The product of the human c-erbB-2 gene: A 185-kilodalton glycoprotein with tyrosine kinase activity.
Comparison of immunohistochemistry (IHC) and fluorescence in situ hybridization (FISH) assessment for HER2 status in breast cancer. HER2 diagnostics in gastric cancer-guideline validation and development of standardized immunohistochemical testing.
Localization of a novel v-erbB-related gene, c-erbB-2, on human chromosome 17 and its amplification in a gastric cancer cell line. Status of c-erbB-2 in gastric adenocarcinoma: A comparative study of immunohistochemistry, fluorescence in situ hybridization and enzyme-linked immuno-sorbent assay. Comparison of HER2 gene amplification assessed by fluorescence in situ hybridization and HER2 protein expression assessed by immunohistochemistry in gastric cancer. Pathological features of advanced gastric cancer (gc): Relationship to human epidermal growth factor receptor 2 (HER2) positivity in the global screening programme of the ToGA trail.
Prospective trials comparing standard platinum-based chemotherapy with EGFR TKIs in patients with and without activating EGFR mutations validated the predictive value of molecular selection of patients for first-line treatment of advanced NSCLC. It has been demonstrated that a subgroup of NSCLC patients achieves impressive response rates (RR), symptomatic improvement and long-term progression-free survival (PFS) with these agents. At the present time, prospective clinical data confirming the predictive value of receptor mutations for response to EGFR TKIs is available [20, 21]. Molecular biomarker study showed that no significant differences in survival were detected between patients with FISH positive or negative tumors in either treatment arm [41]. Response rate was 55% in 31 patients who received gefitinib and the median PFS was 9.2 months.
In the overall patient population, addition of chemotherapy did not significantly increase response rate or PFS.
Another acquired mutation in EGFR, which leads to substitution of alanine for threonine at position 854 (T854A) and hinders the inhibition of tyrosine phosphorylation by erlotinib, has also been reported [58].
In this situation, there appears to be dual input to signaling and combined inhibition of EGFR and the alternative pathway may be necessary to kill tumor cells. They are associated with significant tobacco exposure and worse prognosis, although contradictory data have been reported [73, 74]. A recent meta-analysis demonstrated 3% rate of objective tumor response to EGFR TKIs in patients with KRAS mutations, as compared to 26% in those with wild-type KRAS [80]. The comparison of the cetuximab treatment effects in patients with KRAS wild-type tumors and those with KRAS mutant tumors showed no marked differences with regard to PFS or OS [41]. EML4-ALK, EGFR, and KRAS mutations were all mutually exclusive, suggesting that ALK mutation may be an important oncogenic factor, and a potential therapeutic target in EGFR wild-type and KRAS wild-type lung cancer.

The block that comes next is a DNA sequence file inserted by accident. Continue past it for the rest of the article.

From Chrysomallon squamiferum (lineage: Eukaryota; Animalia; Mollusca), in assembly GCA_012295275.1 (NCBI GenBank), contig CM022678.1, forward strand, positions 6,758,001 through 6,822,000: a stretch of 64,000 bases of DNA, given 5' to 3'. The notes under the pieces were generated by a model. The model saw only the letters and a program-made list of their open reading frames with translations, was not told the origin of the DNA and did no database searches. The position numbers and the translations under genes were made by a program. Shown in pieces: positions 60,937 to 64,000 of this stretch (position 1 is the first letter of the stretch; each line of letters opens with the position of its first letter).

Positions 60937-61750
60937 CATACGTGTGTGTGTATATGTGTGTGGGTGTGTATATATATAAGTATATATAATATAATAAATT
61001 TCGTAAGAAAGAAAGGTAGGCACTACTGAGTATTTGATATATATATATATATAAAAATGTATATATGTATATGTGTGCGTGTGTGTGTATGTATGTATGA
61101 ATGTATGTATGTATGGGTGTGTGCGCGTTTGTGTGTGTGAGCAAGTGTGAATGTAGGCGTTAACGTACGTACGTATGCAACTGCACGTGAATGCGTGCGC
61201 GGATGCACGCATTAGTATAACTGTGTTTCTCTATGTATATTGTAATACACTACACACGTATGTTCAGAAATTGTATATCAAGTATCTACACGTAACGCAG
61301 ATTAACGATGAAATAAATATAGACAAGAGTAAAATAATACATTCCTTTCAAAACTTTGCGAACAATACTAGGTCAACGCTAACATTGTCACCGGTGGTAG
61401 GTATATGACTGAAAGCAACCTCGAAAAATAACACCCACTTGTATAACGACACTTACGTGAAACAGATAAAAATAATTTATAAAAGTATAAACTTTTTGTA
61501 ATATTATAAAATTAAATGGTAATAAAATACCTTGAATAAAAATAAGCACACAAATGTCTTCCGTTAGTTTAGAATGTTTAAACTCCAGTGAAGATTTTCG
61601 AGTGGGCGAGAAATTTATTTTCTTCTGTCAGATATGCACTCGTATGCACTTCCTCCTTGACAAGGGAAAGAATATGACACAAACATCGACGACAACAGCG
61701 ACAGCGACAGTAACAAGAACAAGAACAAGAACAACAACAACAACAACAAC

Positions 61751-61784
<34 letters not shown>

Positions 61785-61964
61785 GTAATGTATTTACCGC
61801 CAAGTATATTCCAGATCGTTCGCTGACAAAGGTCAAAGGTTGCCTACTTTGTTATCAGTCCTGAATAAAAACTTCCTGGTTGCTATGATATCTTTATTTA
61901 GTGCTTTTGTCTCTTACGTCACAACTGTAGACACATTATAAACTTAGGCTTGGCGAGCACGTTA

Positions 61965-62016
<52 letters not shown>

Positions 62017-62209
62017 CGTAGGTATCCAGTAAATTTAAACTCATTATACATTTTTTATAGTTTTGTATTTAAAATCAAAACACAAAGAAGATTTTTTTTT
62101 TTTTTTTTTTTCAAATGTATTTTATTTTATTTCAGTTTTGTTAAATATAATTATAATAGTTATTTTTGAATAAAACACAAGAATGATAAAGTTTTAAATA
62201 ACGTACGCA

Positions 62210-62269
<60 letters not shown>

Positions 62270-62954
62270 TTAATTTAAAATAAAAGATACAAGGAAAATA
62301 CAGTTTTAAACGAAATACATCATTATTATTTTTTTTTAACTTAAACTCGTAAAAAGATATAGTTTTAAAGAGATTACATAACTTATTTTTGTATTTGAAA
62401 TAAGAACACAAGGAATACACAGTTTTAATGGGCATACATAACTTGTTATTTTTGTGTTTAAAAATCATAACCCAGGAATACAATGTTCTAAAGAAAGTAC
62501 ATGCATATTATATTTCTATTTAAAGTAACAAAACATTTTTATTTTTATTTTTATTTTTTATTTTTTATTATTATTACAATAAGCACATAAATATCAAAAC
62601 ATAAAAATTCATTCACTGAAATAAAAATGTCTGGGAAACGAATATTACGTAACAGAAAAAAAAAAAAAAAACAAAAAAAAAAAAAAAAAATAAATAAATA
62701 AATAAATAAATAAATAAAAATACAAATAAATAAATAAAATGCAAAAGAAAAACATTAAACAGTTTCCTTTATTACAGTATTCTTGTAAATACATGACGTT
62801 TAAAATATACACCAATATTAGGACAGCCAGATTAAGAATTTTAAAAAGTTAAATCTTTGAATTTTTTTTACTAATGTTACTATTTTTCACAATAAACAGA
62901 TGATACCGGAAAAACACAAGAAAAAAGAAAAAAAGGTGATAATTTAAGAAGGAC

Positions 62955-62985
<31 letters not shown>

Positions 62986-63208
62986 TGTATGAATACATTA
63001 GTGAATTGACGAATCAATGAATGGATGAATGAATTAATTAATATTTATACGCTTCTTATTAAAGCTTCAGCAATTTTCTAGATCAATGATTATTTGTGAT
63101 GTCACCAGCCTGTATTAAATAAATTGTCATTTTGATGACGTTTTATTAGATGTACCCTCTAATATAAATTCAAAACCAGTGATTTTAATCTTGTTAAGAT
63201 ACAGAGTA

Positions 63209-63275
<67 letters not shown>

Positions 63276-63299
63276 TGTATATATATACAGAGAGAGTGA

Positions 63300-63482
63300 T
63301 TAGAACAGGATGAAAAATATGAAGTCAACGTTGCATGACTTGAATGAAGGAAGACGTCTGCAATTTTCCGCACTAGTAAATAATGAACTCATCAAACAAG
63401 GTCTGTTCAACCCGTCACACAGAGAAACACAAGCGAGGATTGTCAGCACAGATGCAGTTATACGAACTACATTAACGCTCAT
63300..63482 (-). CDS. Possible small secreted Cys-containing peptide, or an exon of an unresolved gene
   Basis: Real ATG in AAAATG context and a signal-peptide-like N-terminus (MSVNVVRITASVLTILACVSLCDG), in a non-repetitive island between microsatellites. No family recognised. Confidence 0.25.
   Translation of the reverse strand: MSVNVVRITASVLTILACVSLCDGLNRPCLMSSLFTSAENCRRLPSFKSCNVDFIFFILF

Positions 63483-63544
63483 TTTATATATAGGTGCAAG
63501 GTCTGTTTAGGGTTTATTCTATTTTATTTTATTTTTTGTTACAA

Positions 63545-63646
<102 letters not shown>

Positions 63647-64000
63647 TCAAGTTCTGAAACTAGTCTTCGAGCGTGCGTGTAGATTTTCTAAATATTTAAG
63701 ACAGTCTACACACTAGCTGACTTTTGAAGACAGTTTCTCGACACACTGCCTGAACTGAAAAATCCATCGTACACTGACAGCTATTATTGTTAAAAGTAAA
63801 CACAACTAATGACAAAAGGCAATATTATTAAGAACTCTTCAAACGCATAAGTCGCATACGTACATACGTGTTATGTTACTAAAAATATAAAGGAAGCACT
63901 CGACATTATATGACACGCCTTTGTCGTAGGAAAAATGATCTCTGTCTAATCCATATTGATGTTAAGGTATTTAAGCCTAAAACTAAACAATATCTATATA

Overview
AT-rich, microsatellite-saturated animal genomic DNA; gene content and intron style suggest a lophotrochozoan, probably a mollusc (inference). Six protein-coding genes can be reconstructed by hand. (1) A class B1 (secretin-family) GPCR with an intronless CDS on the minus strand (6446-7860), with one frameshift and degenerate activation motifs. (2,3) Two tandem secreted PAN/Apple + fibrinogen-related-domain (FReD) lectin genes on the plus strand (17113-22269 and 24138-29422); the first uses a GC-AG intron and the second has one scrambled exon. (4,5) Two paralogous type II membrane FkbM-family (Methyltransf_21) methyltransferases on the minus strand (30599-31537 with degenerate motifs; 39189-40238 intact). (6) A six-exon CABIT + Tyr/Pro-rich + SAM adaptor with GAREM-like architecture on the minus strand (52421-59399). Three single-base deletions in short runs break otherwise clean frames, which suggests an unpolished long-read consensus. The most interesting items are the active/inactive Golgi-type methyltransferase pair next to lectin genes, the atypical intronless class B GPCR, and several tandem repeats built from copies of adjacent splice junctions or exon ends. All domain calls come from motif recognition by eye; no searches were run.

Among 82 patients treated in an expanded cohort of the dose-escalation study (250 mg twice daily), 57% had an objective RR and 72% were progression-free at 6 months [87]. EGFR amplification by FISH and protein expression measured by IHC are not informative for personalized therapy in advanced NSCLC but further analysis of studies that combine chemotherapy with monoclonal antibodies targeting EGFR is indicated. Clinical practice in the treatment of advanced NSCLC patients has shown that progression and symptomatic deterioration can occur very short after treatment discontinuation. Differential expression of the epidermal growth factor receptor and its ligands in primary non-small cell lung cancers and adjacent benign lung.
Overexpression of the epidermal growth factor receptor and its ligand transforming growth factor alpha is frequent in resectable non-small cell lung cancer but does not predict tumor progression. Epidermal growth factor receptor immunohistochemistry: comparison of antibodies and cutoff points to predict benefit from gefitinib in a phase 3 placebo-controlled study in advanced non small-cell lung cancer.
Activating mutations in the epidermal growth factor receptor underlying responsiveness of non-small-cell lung cancer to gefitinib. EGF receptor gene mutations are common in lung cancer from never smokers and are associated with sensitivity of tumors to gefitinib and erlotinib.